The future is bright, and when it comes to work, it could get a whole lot cooler once everyone is strapping a pair of VR goggles to their face.
Microsoft wants to play an important role in making that happen.
The company is presently working on incorporating hand motions and gestures into virtual worlds, allowing you to replicate tasks you might do in ‘real life’ within a virtual world.
The Oculus Rift and the HTC Vive are the two leaders in VR systems available right now, however interaction is limited to motion-tracked controllers that are designed to interact virtually.
The limitation impacts the user experience and takes away from a sense of immersion when using VR. And when it comes to productivity, controllers aren’t going to beat how we naturally use our hands.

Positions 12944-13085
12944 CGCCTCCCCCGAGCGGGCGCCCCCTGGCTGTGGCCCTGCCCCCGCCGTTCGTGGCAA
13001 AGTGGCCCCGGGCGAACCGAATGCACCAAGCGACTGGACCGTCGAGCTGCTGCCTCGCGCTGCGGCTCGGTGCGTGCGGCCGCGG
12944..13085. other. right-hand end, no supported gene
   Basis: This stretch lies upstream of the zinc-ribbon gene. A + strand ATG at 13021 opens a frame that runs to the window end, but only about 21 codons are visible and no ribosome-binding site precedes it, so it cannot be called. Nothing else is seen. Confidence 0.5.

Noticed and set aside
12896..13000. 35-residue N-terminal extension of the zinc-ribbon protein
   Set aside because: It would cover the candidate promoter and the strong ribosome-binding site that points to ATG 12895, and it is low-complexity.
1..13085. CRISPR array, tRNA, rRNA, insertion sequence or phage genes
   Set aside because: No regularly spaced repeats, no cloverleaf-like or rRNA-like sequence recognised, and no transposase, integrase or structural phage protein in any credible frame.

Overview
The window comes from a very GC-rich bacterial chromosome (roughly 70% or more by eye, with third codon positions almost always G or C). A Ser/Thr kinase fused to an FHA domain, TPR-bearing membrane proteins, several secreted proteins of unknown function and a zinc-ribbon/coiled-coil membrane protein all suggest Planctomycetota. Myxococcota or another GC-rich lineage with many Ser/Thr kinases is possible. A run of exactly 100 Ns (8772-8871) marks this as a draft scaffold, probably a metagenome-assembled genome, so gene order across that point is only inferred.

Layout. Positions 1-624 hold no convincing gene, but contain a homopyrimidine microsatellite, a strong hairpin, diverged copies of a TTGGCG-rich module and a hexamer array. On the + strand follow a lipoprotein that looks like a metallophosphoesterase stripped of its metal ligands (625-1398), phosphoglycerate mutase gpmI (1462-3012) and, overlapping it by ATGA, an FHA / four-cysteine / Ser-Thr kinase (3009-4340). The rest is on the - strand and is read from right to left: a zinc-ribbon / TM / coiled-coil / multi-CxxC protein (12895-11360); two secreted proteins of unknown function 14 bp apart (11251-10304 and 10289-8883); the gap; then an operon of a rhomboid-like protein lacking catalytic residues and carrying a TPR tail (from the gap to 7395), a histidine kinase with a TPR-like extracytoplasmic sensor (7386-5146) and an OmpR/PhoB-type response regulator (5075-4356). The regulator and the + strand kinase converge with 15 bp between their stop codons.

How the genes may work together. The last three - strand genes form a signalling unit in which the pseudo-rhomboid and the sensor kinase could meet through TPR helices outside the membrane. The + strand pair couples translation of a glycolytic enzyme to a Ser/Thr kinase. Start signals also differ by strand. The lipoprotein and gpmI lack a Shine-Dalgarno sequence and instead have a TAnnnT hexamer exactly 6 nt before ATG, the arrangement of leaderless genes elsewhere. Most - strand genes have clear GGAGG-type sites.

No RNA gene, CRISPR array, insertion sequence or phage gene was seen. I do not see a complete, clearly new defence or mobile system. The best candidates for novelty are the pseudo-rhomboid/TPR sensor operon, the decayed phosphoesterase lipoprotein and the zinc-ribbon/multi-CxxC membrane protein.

Microsoft researchers are using cheap sensors, such as their Xbox Kinect sensor (which has been an amazing research tool more than a practical gaming add-on), and common, every day computers that are able to track a user’s hands and fingers with surprising precision.
Using Kinect to capture and feed the detailed data, custom software maps and tracks points on a hand, translating the points to recreate a virtual hand that can interact with other virtual objects.
The present day technology is limited, but the research is important for the future, where we could interact with future software interfaces in VR with astounding precision.
Imagine interacting in a virtual office and using hand gestures to do every day tasks like checking email and browsing the web, without the need to interact with a clunky keyboard and mouse.